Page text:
By reaching an agreement and not going to court, fabric has foregone the chance of setting an important legal precedent which could have safeguarded not only the club’s future but that of any other venue facing similar problems in the years to come.  This isn’t a matter of condemning or condoning drug usage, it’s a matter of providing the true measures that will stop further deaths from happening in the future — the same deaths that brought about fabric’s closure in the first place. The current sanctions and conditions will not prevent club-goers from consuming drugs but will simply force them to take them earlier in the night or to get a little more clever so they do not get caught bringing them inside the club.

In fact some, including myself, argue that these conditions set a precedent that could be taking London’s nightlife a few steps back rather than forward. Very strict search procedures, covert surveillance, increased CCTV system and blanket bans will now be standard operating procedure in the biggest and most known nightclub in London. These conditions have been essentially labeled as a standard for others to follow, and that kind of statement has serious repercussions for nightlife as a whole.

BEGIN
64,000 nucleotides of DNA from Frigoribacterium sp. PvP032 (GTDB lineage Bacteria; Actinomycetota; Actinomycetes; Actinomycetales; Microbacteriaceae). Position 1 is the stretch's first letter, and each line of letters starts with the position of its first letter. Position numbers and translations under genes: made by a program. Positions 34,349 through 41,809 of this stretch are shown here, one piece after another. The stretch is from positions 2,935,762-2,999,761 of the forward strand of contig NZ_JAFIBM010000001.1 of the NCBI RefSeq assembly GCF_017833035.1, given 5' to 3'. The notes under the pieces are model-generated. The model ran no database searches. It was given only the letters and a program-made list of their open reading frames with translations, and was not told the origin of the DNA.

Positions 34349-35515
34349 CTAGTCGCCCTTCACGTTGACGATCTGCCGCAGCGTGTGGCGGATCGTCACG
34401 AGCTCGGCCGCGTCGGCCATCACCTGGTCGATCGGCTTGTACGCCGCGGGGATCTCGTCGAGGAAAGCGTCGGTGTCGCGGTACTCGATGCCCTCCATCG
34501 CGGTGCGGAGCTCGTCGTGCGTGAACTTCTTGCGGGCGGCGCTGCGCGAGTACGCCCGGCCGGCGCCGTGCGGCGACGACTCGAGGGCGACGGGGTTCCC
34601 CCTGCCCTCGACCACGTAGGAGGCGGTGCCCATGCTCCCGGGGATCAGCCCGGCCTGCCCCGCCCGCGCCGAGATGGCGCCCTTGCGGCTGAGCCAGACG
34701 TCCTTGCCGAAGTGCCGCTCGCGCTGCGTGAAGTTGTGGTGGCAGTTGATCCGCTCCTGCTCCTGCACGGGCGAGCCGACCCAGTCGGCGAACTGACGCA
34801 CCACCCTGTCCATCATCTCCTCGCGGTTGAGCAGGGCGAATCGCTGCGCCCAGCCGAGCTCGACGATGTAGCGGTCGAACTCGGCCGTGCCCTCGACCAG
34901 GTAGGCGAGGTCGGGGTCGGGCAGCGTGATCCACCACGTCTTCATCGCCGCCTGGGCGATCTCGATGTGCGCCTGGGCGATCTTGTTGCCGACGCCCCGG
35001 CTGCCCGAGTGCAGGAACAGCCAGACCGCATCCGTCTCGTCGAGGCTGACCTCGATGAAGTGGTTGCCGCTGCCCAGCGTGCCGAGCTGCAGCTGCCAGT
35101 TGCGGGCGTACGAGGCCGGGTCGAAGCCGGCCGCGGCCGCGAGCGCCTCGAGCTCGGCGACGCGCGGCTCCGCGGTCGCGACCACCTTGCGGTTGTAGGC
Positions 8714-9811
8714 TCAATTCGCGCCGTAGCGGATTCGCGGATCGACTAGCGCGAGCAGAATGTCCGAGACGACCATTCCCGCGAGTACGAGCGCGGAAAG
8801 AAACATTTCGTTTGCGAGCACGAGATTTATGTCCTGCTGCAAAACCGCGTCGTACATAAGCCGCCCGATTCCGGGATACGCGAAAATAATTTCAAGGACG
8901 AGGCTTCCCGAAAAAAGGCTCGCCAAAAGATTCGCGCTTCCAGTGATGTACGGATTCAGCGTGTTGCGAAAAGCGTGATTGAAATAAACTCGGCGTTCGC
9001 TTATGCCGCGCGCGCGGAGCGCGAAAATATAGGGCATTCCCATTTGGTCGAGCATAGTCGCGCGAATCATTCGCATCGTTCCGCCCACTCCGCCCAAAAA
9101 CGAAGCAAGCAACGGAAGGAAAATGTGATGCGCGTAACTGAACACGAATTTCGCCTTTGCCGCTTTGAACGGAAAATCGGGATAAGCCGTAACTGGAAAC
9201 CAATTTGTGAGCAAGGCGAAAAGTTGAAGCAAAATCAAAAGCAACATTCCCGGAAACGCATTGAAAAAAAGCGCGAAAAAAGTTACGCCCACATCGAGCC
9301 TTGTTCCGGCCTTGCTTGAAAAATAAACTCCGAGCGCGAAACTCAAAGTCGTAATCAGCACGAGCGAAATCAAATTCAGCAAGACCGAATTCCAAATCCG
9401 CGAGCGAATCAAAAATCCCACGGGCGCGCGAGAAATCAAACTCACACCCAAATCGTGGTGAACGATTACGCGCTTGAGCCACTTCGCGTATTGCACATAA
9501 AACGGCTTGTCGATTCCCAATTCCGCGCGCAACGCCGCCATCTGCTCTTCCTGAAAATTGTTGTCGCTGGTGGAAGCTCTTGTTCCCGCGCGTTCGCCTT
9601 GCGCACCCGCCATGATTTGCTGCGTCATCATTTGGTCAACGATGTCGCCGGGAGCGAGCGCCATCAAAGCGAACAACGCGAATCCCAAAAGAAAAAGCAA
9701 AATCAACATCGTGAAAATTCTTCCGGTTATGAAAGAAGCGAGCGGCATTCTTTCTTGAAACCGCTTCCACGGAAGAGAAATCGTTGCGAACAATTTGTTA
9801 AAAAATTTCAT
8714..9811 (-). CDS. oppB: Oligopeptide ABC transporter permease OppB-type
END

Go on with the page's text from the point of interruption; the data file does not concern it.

For society to make progress on the subject of drug usage it needs to stop believing that Zero Tolerance policies work. They do not. We have seen it in a true large scale with America’s War On Drugs, and we see it confirmed every day on the streets of Amsterdam. Plenty of studies have supported the idea that decriminalizing drugs in the UK would result in less people consuming them, and The Times recently broke new ground declaring itself in favor of treating drug use and possession as a health issue rather than a crime. The policing at Glastonbury, UK’s biggest music festival, has often been described as “friendly”, with the Avon and Somerset force following a “policing by consent” policy. Interestingly enough, Glastonbury rarely sees drug-related deaths and reported improved crime and drug-related offenses for 2015, with a drastic fall from the year before. And how about Portugal’s excellent results following 15 years of drug decriminalization?

I could go on listing and citing evidence to this regard but I think the point is clear: fabric’s reopening is surely a win, but it’s one marred by a nonsensical Zero Tolerance approach that is unrealistic and unworkable. It’s imperative to not lose sight of why the club was shut down in the first place, a loss of life that is preventable with education and safety, rather than with the paranoia created through stricter searches, covert surveillance and blanket bans.

The battle has been won but the war to #saveourculture is far from over.